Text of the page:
Infant Journal
for neonatal and paediatric healthcare professionals

Nursing management of neonates undergoing screening for retinopathy of prematurity

Eye examinations can be unpleasant for newborn infants and sometimes they may cry or show signs of discomfort. Neonatal nurses can make this experience less distressing for the baby and its parents by careful preparation and evidence-based best practice. This article describes an audit of current practice and a quality improvement project that set out to standardise the nursing care given to infants undergoing retinopathy of prematurity screening, including the development of a unit protocol to promote a care bundle.

Beatrice Ramunno
Neonatal Staff Nurse 
Trevor Mann Baby Unit, University Hospitals Sussex NHS Foundation Trust, Brighton

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neonatal nursing; retinopathy of prematurity (ROP); ROP screening; clinical audit; quality improvement; care bundle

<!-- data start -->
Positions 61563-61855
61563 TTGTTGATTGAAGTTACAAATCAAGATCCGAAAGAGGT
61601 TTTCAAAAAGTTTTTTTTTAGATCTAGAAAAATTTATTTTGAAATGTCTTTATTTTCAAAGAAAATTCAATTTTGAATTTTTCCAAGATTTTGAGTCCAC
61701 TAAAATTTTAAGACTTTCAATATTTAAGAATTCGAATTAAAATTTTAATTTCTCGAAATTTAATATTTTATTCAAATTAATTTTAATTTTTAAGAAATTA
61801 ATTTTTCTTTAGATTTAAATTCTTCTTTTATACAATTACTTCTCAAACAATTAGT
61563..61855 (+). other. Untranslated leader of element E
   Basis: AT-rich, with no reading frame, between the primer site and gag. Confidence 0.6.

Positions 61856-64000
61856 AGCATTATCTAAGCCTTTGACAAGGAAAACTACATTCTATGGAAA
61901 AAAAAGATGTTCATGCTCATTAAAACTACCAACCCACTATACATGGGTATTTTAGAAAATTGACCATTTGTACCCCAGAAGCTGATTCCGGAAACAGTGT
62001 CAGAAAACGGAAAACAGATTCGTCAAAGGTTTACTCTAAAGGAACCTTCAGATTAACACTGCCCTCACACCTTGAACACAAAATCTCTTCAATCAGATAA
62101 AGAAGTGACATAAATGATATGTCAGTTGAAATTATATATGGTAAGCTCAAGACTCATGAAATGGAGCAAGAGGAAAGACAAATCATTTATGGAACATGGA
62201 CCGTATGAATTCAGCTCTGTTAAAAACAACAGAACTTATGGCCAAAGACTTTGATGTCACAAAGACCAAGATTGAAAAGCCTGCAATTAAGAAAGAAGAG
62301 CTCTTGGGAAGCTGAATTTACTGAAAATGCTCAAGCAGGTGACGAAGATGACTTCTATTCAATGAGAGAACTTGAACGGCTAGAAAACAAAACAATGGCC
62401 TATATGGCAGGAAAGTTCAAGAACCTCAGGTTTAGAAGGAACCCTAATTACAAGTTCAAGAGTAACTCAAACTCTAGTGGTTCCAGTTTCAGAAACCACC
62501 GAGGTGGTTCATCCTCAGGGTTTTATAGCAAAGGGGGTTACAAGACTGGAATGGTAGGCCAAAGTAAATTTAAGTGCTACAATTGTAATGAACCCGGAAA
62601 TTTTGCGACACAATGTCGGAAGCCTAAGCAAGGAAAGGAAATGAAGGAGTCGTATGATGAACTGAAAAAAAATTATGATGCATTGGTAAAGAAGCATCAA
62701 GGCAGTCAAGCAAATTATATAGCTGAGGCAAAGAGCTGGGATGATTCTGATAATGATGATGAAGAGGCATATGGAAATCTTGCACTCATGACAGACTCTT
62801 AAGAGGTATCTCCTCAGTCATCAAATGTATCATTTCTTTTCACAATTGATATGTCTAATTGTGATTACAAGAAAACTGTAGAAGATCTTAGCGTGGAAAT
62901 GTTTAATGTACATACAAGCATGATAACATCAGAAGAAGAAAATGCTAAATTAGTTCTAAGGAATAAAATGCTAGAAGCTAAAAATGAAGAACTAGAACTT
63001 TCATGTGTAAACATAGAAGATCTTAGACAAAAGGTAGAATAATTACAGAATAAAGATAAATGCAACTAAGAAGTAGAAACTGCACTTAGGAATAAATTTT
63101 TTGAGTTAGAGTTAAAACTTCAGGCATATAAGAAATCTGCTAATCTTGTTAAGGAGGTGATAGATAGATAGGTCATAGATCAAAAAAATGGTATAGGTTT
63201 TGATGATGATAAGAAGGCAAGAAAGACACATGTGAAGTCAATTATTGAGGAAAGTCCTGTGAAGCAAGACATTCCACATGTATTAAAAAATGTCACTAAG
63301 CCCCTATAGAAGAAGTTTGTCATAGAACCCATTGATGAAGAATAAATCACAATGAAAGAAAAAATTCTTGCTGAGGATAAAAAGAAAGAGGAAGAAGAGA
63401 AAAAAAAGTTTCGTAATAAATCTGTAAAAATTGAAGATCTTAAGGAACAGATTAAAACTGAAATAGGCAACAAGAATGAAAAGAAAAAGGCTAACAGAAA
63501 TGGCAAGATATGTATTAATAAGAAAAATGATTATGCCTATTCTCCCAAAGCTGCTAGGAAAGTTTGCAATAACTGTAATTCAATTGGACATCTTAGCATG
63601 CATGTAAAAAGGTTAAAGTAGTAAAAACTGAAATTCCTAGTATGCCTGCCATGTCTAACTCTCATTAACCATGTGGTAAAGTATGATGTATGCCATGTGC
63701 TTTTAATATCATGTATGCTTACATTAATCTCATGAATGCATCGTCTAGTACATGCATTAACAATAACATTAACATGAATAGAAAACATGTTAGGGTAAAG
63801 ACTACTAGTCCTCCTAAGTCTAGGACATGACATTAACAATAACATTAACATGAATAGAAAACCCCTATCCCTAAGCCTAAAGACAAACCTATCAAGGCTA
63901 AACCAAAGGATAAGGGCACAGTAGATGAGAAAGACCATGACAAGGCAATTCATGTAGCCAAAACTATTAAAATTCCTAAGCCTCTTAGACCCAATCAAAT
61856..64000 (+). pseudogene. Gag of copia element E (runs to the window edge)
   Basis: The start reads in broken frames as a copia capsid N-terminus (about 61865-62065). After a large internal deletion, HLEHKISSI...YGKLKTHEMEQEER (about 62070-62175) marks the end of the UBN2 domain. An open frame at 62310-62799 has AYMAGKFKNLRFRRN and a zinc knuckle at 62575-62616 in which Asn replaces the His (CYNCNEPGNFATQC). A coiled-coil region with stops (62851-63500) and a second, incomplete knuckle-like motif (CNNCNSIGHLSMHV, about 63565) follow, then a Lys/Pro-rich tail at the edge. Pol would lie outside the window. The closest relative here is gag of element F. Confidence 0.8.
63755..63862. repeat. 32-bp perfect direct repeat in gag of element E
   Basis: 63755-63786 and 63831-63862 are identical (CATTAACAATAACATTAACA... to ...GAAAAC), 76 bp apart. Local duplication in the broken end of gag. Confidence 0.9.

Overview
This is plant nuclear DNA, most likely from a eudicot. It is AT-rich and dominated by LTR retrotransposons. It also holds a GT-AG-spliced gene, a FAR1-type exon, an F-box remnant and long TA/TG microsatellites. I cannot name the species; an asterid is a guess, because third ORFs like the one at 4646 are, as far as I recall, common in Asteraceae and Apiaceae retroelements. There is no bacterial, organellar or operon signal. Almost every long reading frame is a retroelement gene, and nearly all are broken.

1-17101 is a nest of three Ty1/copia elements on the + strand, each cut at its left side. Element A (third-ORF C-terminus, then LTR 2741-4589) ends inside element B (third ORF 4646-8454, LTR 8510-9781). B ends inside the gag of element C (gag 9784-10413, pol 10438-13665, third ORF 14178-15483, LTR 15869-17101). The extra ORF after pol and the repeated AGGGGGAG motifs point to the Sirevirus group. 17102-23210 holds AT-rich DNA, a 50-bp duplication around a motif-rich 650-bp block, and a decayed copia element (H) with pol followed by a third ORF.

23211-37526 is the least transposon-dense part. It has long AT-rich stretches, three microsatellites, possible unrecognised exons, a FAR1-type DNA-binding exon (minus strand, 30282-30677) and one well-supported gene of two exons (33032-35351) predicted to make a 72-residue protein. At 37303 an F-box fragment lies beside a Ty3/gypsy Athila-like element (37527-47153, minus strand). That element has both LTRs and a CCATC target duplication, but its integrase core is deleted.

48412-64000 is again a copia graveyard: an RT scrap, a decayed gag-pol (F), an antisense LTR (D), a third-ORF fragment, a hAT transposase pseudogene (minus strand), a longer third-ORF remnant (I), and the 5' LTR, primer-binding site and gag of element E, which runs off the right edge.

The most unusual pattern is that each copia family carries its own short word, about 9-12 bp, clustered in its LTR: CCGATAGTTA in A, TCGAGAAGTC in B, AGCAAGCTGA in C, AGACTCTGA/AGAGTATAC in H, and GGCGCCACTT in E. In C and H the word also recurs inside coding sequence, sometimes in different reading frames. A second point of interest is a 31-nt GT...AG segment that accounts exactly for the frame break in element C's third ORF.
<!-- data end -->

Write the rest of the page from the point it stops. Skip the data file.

Key points
  1. Junior nursing staff should be trained in ‘best practice’ to improve nursing care and minimise complications during neonatal screening for ROP.
  2. A standardised unit protocol (checklist) has been developed for nursing staff to refer to as a guide for newborns undergoing ROP screening.
  3. Compliance with the checklist led to an improvement in care.

Also published in Infant:

The use of massage to reduce pain and stress associated with retinopathy of prematurity screening
Massage was implemented into a level three neonatal unit in Scotland. The Neonatal Pain, Agitation and Sedation Scale (NPASS) was used to measure the preterm infants’ pain prior to, during and post-retinopathy of prematurity (ROP) screening. Staff and parents provided feedback/testimonials on their experiences with the massage therapy.